80 Copyright © 2014 South-Western/Cengage Learning 10-80 INHERENT RISK ANALYSIS QUESTIONNAIRE - MARKETABLE SECURITIES Is there a regular investment in marketable securities? Is there a change in classification of securities? If yes, what is the reason for the change? Is there a ready market for the securities?

81 Copyright © 2014 South-Western/Cengage Learning 10-81 CONTROL RISK ANALYSIS QUESTIONNAIRE - MARKETABLE SECURITIES Are the written policies and guidelines approved by the board? Is there a clear policy for classification of marketable securities? If classification has changed, are the amounts significant and reviewed by audit committee?

82 Copyright © 2014 South-Western/Cengage Learning 10-82 CONTROL RISK ANALYSIS QUESTIONNAIRE - MARKETABLE SECURITIES How is value of marketable securities estimated if a liquid market does not exist? Is there an effective segregation of duties? Is there a regular audit of the controls and review of recent reports?

83 Copyright © 2014 South-Western/Cengage Learning 10-83 AUDITING IN PRACTICE - COMMON FRAUD SCHEMES RELATING TO INVESTMENTS Securities purchased, not authorized Securities purchased, not recorded as purchased Securities recorded as purchased, not purchased Securities sold, not recorded as sold Securities recorded as sold, not sold Investment income is stolen Investments are purposely valued inaccurately Investment classifications are purposely inaccurate

84 Copyright © 2014 South-Western/Cengage Learning 10-84 ANALYTICAL PROCEDURES FOR MARKETABLE SECURITIES Developing expectations about level of amounts in ending balances Based on purchase or sales activity reported Developing expectations about relationship between balances in marketable securities accounts Reviewing changes in: Balances Risk composition Classification types of marketable securities

85 Copyright © 2014 South-Western/Cengage Learning 10-85 TESTS OF CONTROLS Reviewing policies for authorization To purchase, sell, and manage such securities Inquiring of board of directors about board’s oversight of process and examining related documentation Examining documentation of authorization For selected purchases and sales Reviewing minutes of board meetings For reference to investment policies and associated oversight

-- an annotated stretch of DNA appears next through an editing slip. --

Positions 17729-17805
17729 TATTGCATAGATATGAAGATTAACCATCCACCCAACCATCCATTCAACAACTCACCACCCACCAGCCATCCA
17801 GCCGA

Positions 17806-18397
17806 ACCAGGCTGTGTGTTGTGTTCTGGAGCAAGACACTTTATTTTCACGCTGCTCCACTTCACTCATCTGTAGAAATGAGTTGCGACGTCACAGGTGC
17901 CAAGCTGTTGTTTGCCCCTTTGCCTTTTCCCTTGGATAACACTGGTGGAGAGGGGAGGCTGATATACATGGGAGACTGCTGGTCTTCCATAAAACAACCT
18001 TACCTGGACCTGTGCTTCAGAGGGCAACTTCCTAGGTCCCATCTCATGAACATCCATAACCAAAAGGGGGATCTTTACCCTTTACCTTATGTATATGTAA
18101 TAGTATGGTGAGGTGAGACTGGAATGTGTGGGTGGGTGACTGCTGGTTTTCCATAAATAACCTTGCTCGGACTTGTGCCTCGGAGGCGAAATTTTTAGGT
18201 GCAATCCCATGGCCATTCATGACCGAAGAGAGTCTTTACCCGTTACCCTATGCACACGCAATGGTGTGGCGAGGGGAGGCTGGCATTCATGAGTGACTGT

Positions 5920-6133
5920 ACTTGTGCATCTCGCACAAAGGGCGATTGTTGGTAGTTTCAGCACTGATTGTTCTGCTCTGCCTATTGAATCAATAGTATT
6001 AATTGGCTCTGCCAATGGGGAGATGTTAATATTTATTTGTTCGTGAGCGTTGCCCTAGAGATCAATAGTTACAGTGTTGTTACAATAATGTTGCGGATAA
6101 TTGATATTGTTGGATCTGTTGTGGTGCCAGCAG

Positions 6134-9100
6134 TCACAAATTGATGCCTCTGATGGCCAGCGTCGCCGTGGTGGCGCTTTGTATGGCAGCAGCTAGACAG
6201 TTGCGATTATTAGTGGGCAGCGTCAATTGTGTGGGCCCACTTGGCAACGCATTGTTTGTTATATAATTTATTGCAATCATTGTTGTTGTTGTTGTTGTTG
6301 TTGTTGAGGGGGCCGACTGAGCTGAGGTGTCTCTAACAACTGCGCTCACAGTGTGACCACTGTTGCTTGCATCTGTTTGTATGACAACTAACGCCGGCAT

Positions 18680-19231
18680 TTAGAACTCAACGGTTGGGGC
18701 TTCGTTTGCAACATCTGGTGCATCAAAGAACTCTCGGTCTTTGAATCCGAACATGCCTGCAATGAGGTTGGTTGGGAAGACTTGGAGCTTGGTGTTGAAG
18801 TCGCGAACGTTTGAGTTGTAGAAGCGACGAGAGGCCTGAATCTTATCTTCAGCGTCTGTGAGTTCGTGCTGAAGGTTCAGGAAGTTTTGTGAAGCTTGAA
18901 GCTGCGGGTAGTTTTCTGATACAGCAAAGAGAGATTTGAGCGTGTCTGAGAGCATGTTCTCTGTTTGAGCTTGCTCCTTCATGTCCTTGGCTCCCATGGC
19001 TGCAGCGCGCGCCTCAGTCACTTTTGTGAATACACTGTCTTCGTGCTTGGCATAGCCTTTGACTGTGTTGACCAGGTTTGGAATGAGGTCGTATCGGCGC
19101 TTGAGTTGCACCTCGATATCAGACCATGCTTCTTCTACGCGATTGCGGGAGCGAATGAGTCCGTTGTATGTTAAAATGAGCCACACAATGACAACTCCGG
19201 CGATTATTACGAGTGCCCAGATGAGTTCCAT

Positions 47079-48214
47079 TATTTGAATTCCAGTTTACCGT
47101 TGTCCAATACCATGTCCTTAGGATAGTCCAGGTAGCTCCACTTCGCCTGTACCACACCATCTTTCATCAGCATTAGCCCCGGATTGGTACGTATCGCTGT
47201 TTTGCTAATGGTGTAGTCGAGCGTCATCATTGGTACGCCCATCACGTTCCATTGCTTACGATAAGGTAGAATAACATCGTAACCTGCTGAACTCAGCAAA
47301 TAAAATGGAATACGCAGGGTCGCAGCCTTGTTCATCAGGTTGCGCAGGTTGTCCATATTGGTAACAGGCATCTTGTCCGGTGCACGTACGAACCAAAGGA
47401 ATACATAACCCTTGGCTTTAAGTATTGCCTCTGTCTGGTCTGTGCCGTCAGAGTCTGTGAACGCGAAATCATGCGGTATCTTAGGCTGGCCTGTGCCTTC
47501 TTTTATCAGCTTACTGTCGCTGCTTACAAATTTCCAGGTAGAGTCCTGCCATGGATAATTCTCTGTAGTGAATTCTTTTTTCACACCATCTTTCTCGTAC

86 Copyright © 2014 South-Western/Cengage Learning 10-86 TESTS OF CONTROLS Examining evidence of authorization controls For changes in classification of such securities Inquiring of management about its process for Establishing valuation Reviewing related documentation Inquiring about process for reclassifications and review related documentation

87 Copyright © 2014 South-Western/Cengage Learning 10-87 TESTS OF CONTROLS Examining documentation for selected marketable securities transactions Reviewing reports of internal audit

88 Copyright © 2014 South-Western/Cengage Learning 10-88 ASSERTIONS AND RELATED SUBSTANTIVE TESTS OF DETAILS - MARKETABLE SECURITIES Requesting for a schedule of securities and verifying their existence Existence or occurrence Footing schedule of marketable securities and examining them Completeness Examining selected documents to determine any restrictions Rights and obligations Determining current market value Re-computing interest and proper recording of accrued interest Valuation or allocation Determining whether securities are properly classified Presentation and disclosure

89 Copyright © 2014 South-Western/Cengage Learning 10-89 EXHIBIT 10.15 - AUDIT WORKPAPER FOR TESTING MARKETABLE EQUITY SECURITIES

90 Copyright © 2014 South-Western/Cengage Learning 10-90 AUDITING IN PRACTICE - AUDIT PROCEDURES USED TO ADDRESS RISK RELATED TO COMMON FRAUD SCHEMES FOR INVESTMENTS Employing specialist to assist in fair value measurements Conducting background checks of employees having access to investment accounts Requiring original documents of securities Tracing: Dividend payments Interest payments Sales of securities

91 Copyright © 2014 South-Western/Cengage Learning 10-91 AUDITING IN PRACTICE - AUDIT PROCEDURES USED TO ADDRESS RISK RELATED TO COMMON FRAUD SCHEMES FOR INVESTMENTS Tracing purchases of securities to cash disbursements on the bank statement Reviewing any unusual journal entries in investment accounts

92 Copyright © 2014 South-Western/Cengage Learning 10-92 DOCUMENTATION RELATED TO SUBSTANTIVE PROCEDURES FOR MARKETABLE SECURITIES Schedule of marketable securities as: Prepared by client Reviewed by auditor Documentation of any confirmation of securities Documentation of securities transactions scrutinized Memo containing rationalization for judgments about management’s: Classification of securities Valuation of securities

93 Copyright © 2014 South-Western/Cengage Learning 10-93 DOCUMENTATION RELATED TO SUBSTANTIVE PROCEDURES FOR MARKETABLE SECURITIES Reports of any outside valuation experts Documentation of calculation of potential impairments